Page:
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WILSON: Sequestration isn’t the problem — politicians are
Selling out on principles for party politics
Question of the Day
Sequestration will not throw us into economic apocalypse – politicians will. This is not to blame them for not doing anything; truth be told, doing nothing may be the best thing Congress does. The real cause for concern is that sequestration is just the first stride on a road paved with more opportunities for immoral compromises.
Unlike the sequestration, the debt limit looming on March 27 could actually force a government shutdown. Congress must vote on a new continuing resolution, and if they once again do nothing and hit an impasse – the government will shut down.
Next, on tax day – April 15 – a budget resolution is officially due from Congress. It is this milestone to which they have tied the “No Budget, No Pay Act of 2013.” If Congress does not pass a budget and all 12 of the accompanying spending bills setting annual agency budgets on time, every lawmaker’s paycheck would get cut off.
Finally, on May 19 arrives the reinstated debt ceiling standoff. This is the date (as certain as you can be in Washington) when the extension of the debt ceiling expires per the House bill passed three months prior. If no budget is reached and no actions are taken, this is to be the “drop dead” date of a freeze on additional spending.
So – to recap – should Congress continue its inaction, it will cut spending, stop getting paid, not be able to increase the nation’s credit binge and finally shut down and stop working. Is there really a problem here? The real problem comes when politicians get “squishy” and – in attempting to avoid short-term discomfort – abandon long-term principles.
The problem for many on Capitol Hill is that their stance is not one of principles. Instead, it is a series of short-term crises for political gamesmanship. How many people honestly believe this fight is to solve a catastrophe in the manner that is best for the nation and “we the people”? Could you name today one single principle that you are confident Democrats or Republicans would not compromise for the sake of their party first or to win the next election?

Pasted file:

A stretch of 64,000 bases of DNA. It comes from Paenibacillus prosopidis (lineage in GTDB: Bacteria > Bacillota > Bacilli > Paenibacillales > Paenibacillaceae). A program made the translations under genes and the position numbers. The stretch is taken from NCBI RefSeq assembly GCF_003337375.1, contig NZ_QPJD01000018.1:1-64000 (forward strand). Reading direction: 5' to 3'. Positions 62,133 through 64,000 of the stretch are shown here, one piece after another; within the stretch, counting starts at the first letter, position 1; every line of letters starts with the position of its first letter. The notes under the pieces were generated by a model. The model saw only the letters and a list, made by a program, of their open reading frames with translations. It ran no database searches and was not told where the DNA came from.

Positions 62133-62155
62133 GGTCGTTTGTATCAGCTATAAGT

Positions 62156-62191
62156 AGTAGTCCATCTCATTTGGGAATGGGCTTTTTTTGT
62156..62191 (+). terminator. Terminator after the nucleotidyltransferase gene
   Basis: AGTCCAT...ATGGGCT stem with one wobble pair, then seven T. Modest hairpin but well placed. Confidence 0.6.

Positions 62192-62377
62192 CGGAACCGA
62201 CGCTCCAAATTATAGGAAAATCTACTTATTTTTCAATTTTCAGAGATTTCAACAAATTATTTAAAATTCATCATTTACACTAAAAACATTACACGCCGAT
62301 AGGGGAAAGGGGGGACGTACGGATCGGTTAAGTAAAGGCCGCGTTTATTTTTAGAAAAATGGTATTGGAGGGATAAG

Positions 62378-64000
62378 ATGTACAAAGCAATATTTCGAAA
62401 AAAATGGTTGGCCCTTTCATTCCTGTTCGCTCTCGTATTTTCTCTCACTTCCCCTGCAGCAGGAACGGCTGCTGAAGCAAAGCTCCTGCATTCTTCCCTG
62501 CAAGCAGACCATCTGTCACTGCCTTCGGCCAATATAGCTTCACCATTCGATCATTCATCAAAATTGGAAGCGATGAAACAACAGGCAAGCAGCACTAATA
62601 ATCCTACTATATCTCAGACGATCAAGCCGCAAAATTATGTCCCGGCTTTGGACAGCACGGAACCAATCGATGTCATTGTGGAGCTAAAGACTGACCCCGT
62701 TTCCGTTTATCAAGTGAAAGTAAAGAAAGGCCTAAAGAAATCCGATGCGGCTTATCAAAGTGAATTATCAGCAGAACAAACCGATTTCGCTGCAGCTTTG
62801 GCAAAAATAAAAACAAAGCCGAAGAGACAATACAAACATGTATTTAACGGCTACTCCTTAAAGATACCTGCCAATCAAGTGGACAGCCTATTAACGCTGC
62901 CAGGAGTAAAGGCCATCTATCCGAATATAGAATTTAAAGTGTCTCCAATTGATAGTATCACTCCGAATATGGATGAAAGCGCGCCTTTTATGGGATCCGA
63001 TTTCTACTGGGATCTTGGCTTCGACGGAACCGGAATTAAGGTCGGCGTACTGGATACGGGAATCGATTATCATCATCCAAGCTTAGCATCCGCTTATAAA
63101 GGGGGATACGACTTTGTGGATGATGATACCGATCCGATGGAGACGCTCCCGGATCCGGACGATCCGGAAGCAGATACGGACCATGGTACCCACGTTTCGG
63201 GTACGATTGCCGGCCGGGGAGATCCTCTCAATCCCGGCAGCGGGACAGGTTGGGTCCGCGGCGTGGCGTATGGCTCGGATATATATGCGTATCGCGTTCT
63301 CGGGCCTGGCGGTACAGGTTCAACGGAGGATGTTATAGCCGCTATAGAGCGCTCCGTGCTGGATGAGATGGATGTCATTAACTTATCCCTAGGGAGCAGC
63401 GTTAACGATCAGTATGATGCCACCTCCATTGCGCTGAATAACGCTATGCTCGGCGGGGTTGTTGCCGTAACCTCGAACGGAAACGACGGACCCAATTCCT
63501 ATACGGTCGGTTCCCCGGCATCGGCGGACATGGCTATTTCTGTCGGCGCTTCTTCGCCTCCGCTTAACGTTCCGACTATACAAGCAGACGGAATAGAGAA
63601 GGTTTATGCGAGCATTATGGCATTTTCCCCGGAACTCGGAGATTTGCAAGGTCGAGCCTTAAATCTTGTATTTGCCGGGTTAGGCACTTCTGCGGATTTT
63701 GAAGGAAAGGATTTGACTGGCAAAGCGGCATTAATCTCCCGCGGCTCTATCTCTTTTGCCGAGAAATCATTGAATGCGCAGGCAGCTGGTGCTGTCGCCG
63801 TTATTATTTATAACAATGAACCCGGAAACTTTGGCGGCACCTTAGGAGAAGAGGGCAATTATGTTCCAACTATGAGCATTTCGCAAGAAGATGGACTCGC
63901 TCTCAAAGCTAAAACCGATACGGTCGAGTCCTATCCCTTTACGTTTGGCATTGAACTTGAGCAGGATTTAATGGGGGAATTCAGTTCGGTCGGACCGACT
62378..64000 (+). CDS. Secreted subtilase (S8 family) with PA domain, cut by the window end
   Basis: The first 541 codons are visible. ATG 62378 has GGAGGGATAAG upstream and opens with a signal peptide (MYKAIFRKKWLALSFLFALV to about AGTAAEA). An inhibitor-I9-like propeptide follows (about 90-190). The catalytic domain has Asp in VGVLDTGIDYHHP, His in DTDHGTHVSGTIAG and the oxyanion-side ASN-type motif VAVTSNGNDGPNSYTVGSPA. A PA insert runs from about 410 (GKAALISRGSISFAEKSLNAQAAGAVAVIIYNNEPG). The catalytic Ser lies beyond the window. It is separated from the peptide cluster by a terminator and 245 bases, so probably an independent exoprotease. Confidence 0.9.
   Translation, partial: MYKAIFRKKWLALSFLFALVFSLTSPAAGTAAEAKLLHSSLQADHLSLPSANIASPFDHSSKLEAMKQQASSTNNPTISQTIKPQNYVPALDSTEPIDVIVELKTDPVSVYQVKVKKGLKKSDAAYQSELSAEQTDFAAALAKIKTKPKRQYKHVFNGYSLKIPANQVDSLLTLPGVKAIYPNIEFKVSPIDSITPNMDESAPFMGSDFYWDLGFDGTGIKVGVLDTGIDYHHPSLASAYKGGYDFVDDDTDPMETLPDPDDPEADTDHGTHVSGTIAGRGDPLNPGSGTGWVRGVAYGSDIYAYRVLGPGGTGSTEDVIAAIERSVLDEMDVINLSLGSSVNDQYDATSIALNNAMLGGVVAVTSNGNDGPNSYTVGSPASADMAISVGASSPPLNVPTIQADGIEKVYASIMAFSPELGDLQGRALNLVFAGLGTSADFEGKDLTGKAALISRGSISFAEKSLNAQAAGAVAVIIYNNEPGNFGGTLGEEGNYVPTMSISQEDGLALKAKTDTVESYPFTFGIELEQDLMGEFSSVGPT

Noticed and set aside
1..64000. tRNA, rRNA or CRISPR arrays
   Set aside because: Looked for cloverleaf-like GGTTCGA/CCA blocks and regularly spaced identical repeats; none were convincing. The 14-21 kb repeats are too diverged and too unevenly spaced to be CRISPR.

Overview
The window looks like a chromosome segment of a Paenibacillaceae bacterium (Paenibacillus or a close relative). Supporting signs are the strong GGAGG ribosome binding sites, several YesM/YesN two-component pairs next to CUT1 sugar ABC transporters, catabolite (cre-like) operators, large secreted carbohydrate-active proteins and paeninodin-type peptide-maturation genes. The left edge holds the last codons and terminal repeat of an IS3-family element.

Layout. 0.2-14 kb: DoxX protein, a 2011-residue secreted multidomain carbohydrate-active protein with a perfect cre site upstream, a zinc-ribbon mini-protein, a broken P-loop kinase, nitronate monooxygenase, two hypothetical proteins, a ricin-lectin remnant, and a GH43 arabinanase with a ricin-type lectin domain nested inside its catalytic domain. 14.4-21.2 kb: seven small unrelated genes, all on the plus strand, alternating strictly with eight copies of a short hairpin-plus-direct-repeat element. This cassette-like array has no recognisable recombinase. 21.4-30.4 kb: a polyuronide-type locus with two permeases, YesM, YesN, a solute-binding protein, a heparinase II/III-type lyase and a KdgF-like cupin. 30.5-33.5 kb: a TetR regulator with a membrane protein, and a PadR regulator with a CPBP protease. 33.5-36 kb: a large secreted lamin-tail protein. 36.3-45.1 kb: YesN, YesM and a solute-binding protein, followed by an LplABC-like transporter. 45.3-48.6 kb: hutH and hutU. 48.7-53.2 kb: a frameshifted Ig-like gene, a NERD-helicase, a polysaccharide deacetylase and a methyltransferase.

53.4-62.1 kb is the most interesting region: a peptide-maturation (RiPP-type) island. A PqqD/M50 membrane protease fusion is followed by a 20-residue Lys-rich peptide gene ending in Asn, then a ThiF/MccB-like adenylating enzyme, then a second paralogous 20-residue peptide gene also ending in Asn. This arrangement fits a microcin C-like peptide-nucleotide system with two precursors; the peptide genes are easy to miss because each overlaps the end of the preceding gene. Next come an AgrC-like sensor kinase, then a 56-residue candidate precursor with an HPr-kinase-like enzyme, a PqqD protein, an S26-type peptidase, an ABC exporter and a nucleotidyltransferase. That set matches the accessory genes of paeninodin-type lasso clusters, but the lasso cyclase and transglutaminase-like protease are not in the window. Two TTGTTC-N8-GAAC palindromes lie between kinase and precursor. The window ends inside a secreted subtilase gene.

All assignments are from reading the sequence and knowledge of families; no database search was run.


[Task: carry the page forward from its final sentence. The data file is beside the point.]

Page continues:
The goal today is not to “fix” the problem but to “fixate” the American people on the problem. Everything government does is an almost deliberate push to the 11th hour to either trap the other side into a bad deal or come away looking like a savior. What happens is “we the people” are left out of the equation, and our focus continues to be on government as the solution to the next emergency.
The current sequestration will not spell the end of the country as we know it – our politicians will. The most likely scenario over the next 70 or 80 days is not the systematic falling of the economic dominoes, but misguided attempts to hold them up. The consequence will be a bad budget, more debt and Congress not earning – but still receiving – their pay.
Instead of crisis management, we need principled managers. While short-term pragmatism may fix a crisis – unless leaders with principles and a long-term vision arise – the next crisis will continue to mount and the cycle will never be broken.
Members of Congress insist there will be inevitable, terrible consequences if they do not act immediately. What about the inevitable consequences to our children and generations to come of the government’s actions today? When our leaders compromise their principles for the sake of elections and perceived power, they compromise our liberties and the people’s power.
The next economic apocalypse is coming – it will be in compromises at the hands of the politicians to whom we keep looking to save us. The crises are not going away anytime soon, but we can have to stop looking at parties and start looking to principles again. We need to stop being caught up in the trap of “left versus right” and begin to think and act independently. We need to look less urgently on the manufactured crises used to distract us and more on the realities we face. We need to break away from the emotions of the immediate and begin to think reasoned and critically about the future.
Eric Wilson is the executive director of Kentucky 9/12 Project and co-author of “We Surround Them: Our Journey From Apathy to Action” (Georgetown Grassroots, 2011).
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